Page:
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Survivors are asked to speak out as a domestic abuse referral service reaches 1,000 referrals

An image of a GP speaking to a female patient in a consulting room

As the Identification and Referral to Improve Safety (IRIS) service reaches 1,000 referrals in Cardiff and the Vale of Glamorgan, patients who believe they’re experiencing domestic abuse are urged to get in touch with their local GP practice.

The IRIS programme, which is part of the overall service, is an evidence-based training, referral and advocacy model available at all GP practices across Cardiff and the Vale of Glamorgan. As part of the programme, all staff received training to spot the first signs of domestic abuse in patients; clinical staff are offered additional specialist training.

The first initial IRIS training took place back in March 2015 across 25 practices based in Cardiff and the Vale of Glamorgan, with support from the South Wales Police and Crime Commissioner. All of the remaining practices will hopefully receive their training by October of this year.

Jacqueline Gantley, Clinical Lead for IRIS in South Wales, said: “We are grateful to be working with the Health Board and through their support, offer this expert training across Cardiff and the Vale. It’s so important that clinical professionals spot the early signs of potential domestic abuse in a patient and have those open discussions. Sadly, 68% of survivors we see have never disclosed details of their abuse to anyone before they are referred by their GP practice.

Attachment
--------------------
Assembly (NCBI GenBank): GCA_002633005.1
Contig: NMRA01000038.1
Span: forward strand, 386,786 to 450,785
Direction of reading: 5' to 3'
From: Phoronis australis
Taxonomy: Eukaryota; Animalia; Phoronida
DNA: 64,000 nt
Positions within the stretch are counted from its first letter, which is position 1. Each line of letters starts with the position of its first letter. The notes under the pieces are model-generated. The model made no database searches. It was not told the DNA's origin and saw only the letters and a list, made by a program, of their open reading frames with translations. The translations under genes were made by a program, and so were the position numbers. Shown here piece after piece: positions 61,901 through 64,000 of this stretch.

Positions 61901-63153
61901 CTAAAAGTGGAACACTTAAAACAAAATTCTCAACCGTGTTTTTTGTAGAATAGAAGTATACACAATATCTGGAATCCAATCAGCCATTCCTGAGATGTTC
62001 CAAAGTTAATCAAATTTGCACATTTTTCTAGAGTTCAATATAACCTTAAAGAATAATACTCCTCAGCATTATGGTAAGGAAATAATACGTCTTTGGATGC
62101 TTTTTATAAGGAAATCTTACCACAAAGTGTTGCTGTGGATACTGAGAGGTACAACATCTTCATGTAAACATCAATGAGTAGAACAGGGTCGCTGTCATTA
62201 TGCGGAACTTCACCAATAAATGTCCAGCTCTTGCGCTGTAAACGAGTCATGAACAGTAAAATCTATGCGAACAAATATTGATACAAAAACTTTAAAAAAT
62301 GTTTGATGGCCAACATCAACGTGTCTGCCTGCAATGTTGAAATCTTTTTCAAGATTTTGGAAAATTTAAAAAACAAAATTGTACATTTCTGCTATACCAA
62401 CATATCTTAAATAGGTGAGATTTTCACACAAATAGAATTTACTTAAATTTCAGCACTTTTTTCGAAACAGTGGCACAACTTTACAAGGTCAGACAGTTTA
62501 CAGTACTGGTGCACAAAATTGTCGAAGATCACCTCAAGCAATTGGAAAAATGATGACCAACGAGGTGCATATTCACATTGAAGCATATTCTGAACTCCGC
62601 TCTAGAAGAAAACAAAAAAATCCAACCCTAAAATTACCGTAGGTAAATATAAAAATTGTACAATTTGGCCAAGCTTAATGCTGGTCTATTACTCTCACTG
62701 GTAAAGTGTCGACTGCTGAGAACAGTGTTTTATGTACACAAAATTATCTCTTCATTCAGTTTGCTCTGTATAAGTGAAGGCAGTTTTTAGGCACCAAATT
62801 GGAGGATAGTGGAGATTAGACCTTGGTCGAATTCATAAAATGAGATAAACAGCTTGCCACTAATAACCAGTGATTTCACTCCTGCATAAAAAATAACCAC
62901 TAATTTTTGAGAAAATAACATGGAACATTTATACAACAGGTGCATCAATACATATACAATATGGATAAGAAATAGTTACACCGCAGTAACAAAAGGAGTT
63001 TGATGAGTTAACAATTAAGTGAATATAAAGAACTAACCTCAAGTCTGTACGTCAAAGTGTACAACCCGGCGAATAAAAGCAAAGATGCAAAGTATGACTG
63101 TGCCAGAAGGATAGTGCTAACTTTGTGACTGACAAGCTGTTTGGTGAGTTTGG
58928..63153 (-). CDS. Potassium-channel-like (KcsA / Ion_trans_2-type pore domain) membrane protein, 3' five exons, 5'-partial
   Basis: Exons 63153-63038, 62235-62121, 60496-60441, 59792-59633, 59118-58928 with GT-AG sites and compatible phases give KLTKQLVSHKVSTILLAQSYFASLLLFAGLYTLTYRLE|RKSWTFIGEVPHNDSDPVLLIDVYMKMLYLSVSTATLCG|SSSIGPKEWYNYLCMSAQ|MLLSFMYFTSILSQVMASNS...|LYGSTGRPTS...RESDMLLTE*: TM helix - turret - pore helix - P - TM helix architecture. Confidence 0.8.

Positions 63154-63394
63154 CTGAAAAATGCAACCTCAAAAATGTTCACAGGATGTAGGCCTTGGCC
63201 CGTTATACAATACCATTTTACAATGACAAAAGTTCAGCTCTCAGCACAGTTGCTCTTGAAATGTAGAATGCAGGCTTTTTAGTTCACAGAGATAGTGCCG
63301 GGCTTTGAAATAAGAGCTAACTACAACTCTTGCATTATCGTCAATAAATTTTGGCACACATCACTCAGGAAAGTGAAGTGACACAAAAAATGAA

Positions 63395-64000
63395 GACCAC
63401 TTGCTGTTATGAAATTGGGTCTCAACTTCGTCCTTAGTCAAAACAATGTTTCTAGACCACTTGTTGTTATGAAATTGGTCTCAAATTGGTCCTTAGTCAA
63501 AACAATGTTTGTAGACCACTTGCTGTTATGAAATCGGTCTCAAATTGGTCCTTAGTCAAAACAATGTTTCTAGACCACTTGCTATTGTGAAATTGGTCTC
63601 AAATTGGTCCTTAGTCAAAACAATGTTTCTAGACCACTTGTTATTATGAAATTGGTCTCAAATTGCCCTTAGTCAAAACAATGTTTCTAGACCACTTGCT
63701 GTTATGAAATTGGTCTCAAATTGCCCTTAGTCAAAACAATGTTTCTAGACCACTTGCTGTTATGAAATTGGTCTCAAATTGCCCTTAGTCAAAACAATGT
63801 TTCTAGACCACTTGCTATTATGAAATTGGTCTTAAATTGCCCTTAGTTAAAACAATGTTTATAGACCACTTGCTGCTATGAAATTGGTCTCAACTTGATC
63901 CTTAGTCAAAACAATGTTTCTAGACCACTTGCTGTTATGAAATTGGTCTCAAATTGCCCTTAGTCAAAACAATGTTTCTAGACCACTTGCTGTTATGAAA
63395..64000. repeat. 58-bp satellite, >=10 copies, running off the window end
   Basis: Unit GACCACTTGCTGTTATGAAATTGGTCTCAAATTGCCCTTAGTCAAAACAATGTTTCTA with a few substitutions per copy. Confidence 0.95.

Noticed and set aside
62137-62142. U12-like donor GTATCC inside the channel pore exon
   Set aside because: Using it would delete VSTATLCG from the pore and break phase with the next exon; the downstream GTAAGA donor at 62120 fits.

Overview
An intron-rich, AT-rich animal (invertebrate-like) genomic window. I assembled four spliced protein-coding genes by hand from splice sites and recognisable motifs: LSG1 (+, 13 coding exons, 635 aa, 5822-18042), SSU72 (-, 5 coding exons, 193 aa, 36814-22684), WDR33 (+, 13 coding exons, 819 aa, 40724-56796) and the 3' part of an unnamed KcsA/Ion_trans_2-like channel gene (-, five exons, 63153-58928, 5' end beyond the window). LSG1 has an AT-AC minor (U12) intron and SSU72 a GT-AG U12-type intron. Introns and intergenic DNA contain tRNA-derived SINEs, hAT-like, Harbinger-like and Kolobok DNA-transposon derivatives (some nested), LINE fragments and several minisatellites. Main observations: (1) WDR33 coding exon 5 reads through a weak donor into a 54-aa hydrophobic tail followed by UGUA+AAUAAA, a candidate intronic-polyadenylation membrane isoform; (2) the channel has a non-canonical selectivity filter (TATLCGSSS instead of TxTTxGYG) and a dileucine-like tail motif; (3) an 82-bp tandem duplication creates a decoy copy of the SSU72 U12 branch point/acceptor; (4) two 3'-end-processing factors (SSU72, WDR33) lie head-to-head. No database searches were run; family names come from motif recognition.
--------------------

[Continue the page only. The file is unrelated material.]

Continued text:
“If a GP or practice nurse refers you to us, we can assure you that a dedicated member of the team will be there to offer you specialist and confidential support; our service is for male and female survivors over the age of 16. So please, if you think you may be living with domestic abuse, speak to your local GP practice who will put you in touch with us.”

To date, the service has received more than 1,000 referrals from GP practices across Cardiff and the Vale of Glamorgan with a quarter of survivors aged over 50 years old. Furthermore, 60% of referred survivors explained that they had children living with them at the time.

Cardiff and the Vale University Health Board was the first Health Board in Wales to offer the IRIS service to its patients through Primary Care. The service is also available to patients within Cwm Taf Morgannwg University Health Board and it is now available through 30 areas of the UK.

Anna Kuczynska, Clinical Board Director, Primary, Community and Intermediate Care at the Health Board said: “The Health Board is proud to be able to fund and support this well-needed service. If you visit your local practice and you are wondering why your GP or practice nurse is asking particular questions, this is part of their training. Please do not be afraid to answer them. All conversations are treated as confidential so please remember you can speak to a staff member in confidence. This is important now more than ever given the escalation of domestic abuse as a hidden effect of lockdown.

“Before our practices received the training, specialist services were only receiving two referrals a year on average from health. Now our practice staff are having these discussions with patients, the service typically receives 200 referrals a year showing that training has been effective in getting access for people. May I remind our patients that we are always here for you.”

To find out about the training visit the IRIS website:

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